Ghibli fans have used their fertile imaginations to come up with multiple nightmare scenarios for the theme park based on the anime studio’s movies.

A lot of people are excited about the announcement that a Ghibli theme park, inspired by the animated films from the animation studio co-founded by legendary director Hayao Moyazaki, is going to be built in Japan. No other anime production house can boast the rich yet consistent design aesthetics and thematic elements that Studio Ghibli can, and the prospect of something like Tokyo’s amazing Ghibli Museum, but on a far grander scale, is enough to send shivers down the spine.

The park will be located on land that is currently part of Expo Park, near Nagoya in Aichi Prefecture. As the park is still several years away from opening, though, other details are still scarce, such as the park’s size and specific attraction plans.

And so it’s left for fans to daydream and speculate about what wonders await them. However, in what’s perhaps a fitting analogy for the sometimes thin line that separates childlike whimsy and sinister danger in Ghibli films, Japanese Twitter users have been sending out tweets with the hashtag konna Ghibli Park wa iya da,” or “I’d hate for the Ghibli Park to be like this.”

Let’s take a look at some of their fears, broken down by the anime from which they spring.

1. Spirited Away
What could go right:
● Japan’s highest domestic grossing film of all time and the only anime to win an Oscar is ripe with possibilities for the park. How about an interactive walk-through of Yubaba’s bathhouse, where you have to follow clues to remember your stolen name?
What could go wrong (according to Japanese Twitter users):
● The park employees could all be dressed like No-Face, and unable to communicate by anything other than croaking “ah…ahh…” sounds.
● If you eat any of the food sold in the park, you turn into a pig.
● As soon as you enter the park, an employee runs up to you and sternly tells you “You shouldn’t be here. Get out of here – now!”

2. Nausicaa of the Valley of the Wind
What could go right:
Nausicaa contains the earliest big-screen examples of Miyazaki’s love of fantasy flight, so a ride in which you soar above and around the park on the titular princess’ glider would be thrilling.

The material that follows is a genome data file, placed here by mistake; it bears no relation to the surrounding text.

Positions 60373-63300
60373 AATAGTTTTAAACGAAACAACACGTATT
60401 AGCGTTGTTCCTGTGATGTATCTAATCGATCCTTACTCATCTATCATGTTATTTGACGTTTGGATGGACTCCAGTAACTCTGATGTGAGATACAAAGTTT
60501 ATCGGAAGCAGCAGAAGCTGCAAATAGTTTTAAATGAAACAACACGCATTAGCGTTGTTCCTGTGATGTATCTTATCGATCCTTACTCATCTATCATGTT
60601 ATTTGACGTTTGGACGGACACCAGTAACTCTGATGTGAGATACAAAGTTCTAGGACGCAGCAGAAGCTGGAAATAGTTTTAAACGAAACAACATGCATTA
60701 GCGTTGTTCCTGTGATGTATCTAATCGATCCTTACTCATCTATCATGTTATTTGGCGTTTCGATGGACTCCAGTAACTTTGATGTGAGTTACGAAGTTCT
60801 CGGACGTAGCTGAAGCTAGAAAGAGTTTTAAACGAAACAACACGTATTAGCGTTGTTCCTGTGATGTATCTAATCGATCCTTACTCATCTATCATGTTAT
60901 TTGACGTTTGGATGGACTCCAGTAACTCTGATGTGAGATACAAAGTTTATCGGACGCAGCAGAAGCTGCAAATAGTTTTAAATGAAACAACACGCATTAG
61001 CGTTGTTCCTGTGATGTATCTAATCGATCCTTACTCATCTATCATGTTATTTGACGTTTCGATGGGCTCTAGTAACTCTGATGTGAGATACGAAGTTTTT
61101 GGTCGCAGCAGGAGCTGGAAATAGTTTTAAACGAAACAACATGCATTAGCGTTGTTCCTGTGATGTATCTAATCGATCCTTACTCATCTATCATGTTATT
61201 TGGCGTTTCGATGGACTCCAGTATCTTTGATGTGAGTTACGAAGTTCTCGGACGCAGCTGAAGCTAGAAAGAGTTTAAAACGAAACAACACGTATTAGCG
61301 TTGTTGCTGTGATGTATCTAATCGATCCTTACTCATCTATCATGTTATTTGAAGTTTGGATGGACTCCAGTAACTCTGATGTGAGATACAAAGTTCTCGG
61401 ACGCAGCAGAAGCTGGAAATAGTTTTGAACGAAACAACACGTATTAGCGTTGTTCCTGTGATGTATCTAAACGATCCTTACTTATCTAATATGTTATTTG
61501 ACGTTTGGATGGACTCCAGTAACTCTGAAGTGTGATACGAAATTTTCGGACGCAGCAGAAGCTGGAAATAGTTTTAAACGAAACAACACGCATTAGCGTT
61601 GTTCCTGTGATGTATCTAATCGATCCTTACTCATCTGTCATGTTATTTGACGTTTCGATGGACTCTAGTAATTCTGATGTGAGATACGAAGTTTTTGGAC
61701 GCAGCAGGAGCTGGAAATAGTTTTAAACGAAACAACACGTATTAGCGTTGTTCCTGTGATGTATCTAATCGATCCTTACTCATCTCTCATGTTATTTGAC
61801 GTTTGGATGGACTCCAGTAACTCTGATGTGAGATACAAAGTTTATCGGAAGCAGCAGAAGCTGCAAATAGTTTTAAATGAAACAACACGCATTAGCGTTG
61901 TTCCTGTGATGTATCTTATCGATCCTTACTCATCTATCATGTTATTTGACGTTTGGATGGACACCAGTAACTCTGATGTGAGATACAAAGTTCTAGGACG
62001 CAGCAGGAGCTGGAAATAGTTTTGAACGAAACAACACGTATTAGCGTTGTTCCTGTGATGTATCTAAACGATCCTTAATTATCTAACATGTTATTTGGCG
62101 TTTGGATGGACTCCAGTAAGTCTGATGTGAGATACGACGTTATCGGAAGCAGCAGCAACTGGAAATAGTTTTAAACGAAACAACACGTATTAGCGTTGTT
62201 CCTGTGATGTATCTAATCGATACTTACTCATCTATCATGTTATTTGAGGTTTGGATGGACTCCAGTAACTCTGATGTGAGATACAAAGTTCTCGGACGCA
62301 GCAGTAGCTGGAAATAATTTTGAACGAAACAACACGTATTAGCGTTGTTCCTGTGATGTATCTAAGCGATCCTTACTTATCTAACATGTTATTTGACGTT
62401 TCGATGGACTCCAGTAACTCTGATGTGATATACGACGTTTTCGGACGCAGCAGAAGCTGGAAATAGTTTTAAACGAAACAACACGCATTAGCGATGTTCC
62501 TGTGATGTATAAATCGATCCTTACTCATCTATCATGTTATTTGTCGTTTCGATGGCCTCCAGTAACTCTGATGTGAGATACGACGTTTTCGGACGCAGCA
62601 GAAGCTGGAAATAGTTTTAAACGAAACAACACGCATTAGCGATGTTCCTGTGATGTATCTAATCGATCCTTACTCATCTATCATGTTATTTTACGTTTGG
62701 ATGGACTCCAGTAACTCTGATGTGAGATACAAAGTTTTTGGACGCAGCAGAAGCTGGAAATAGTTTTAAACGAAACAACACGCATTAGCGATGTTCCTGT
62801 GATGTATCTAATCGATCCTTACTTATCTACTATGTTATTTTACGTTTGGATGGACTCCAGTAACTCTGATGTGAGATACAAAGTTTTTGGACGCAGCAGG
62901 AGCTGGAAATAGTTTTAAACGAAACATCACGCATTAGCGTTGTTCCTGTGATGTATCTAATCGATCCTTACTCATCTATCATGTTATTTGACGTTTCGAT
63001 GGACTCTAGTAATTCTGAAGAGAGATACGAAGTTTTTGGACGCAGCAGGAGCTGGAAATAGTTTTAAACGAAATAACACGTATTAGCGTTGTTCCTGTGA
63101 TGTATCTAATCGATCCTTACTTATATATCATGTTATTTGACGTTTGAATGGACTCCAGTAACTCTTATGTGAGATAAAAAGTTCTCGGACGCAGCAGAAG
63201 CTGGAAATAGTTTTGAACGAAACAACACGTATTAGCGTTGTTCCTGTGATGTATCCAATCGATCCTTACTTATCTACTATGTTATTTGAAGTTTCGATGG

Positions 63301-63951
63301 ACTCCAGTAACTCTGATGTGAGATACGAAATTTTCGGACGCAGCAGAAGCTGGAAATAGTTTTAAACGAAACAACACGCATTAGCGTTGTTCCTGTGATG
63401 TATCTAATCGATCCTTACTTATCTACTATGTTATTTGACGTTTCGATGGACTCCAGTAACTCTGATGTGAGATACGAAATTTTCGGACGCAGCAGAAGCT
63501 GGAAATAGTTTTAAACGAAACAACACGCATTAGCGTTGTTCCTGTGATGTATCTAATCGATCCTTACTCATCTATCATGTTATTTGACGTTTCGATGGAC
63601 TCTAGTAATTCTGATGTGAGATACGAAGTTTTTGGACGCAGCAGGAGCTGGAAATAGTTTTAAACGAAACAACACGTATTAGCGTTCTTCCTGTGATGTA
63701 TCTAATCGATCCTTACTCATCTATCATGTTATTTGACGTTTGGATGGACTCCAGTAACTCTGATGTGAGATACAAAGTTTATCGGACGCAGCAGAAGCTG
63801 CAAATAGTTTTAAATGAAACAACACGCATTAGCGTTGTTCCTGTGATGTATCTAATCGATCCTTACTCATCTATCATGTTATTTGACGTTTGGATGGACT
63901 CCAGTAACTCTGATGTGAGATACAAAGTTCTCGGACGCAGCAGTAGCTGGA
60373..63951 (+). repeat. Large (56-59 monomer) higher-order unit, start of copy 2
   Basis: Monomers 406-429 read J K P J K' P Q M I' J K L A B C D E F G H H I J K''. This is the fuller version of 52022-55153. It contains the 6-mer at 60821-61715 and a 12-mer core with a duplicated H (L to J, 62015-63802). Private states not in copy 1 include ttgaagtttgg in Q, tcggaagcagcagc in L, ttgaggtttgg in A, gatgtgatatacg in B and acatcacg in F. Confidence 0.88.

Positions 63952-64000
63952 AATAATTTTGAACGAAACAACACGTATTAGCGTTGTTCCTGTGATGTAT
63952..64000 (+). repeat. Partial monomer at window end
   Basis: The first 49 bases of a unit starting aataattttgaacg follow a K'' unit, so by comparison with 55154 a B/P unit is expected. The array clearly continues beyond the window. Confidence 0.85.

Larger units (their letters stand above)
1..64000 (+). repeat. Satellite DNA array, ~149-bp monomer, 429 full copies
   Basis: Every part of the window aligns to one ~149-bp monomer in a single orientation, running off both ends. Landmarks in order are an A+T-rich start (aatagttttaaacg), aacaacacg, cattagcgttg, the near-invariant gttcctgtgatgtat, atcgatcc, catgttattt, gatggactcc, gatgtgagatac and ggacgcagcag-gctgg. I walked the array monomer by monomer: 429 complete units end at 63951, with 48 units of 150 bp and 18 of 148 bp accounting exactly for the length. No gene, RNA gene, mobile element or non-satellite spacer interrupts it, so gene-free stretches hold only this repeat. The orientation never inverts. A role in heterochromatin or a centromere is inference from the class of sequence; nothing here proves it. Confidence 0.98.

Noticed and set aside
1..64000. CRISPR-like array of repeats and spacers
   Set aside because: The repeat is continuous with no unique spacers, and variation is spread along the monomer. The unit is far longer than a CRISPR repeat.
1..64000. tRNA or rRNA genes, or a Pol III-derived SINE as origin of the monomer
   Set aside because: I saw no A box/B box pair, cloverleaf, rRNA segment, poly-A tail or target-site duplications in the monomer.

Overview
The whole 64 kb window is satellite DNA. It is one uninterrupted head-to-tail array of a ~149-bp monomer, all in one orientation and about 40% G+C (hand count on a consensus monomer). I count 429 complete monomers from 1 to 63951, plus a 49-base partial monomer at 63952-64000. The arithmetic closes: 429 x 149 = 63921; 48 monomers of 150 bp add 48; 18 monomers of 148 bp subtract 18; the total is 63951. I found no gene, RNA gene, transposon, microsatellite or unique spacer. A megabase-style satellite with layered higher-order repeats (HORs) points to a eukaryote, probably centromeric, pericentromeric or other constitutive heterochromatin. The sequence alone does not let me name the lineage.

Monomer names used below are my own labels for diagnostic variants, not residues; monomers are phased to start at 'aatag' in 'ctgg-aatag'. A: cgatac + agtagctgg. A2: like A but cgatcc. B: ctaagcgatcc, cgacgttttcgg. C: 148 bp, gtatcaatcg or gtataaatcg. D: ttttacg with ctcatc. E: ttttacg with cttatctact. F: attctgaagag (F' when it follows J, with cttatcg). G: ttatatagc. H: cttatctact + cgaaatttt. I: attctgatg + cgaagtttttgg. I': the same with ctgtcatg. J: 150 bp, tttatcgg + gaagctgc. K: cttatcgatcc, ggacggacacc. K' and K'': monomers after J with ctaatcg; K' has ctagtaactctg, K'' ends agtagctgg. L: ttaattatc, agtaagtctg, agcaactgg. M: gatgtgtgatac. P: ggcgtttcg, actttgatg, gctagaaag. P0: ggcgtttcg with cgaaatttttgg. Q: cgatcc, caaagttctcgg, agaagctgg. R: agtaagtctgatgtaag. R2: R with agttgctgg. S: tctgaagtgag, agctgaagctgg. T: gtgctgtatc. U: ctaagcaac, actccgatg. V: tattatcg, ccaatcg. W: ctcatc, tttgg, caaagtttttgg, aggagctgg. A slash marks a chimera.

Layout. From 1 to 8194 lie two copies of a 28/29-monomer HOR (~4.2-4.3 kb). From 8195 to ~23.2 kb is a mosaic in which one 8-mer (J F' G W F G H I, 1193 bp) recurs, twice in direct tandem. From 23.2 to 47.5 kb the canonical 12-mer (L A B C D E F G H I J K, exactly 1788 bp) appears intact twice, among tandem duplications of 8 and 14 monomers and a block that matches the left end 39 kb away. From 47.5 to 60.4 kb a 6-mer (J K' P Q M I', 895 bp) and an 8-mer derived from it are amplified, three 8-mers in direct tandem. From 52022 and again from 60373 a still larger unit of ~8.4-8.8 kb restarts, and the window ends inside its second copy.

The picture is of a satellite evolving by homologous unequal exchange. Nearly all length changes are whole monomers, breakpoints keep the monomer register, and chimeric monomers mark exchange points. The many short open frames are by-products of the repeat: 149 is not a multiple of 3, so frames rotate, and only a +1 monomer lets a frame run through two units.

What could go wrong:
● If you go more than five minutes within the park without wearing a gas mask, your lungs rot, like those who perish in the anime’s Sea of Corruption.
● There’s a ride that faithfully recreates the Seven Days of Fire which devastated human civilization.

3. Howl’s Moving Castle
What could go right:
● A large-scale recreation of the magician’s mysterious home, with an individual door that can lead to multiple destinations, would be cool, but so would a relaxing rest area where you can sit around the hearth and bask in the warm glow of fire demon Calcifer.
What could go wrong:
● The moving castle attraction is overly authentic, and is always on the move, meaning that park visitors can never actually reach it.

4. Pom Poko
What could go right:
● This often-overlooked Ghibli film from director Isao Takahata deals with the complex conflict between magical shape-shifting raccoon dogs and the expanding human communities that are encroaching upon the tanukis’ natural homeland. In light of that, a nature preserve for indigenous wildlife, occupying a part of the Ghibli theme park grounds, seems like an appropriate gesture.
What could go wrong:
● Every time you visit the Ghibli park, actual tanuki displaced by the park’s construction gather at the entrance and give you the evil eye as you walk through the gates.

5. Overall Ghibli theming
What could go right:
● Processions featuring the loveable characters created by Studio Ghibli, such as Totoro, the Catbus, flying witch Kiki, the elk Yakul from Princess Mononoke, and more.
What could go wrong:
● Parades like this.

6. Park longevity
What could go right:
● A place Ghibli fans can keep coming back to again and again, and where they can one day share their love of the anime classics with their children and their children’s children.
What could go wrong:
● Taking a page from Hayao Miyazaki’s multiple retirements, every few years the park announces “We’ll be shutting down the park permanently.”

Obviously, many of these concerns are made with tongue firmly planted in cheek. Still, it’s a long way to go until the Ghibli theme park opens (the current projection is sometime in the early 2020s), so we’re keeping our fingers crossed that things turn out closer to the rosy expectations than the scary ones.

Source: Twitter hashtag #こんなジブリパークは嫌だ
Top image ©SoraNews24
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Follow Casey on Twitter, where he’s hoping for a full-scale working Kiki bakery at the Ghibli park.

[ Read in Japanese ]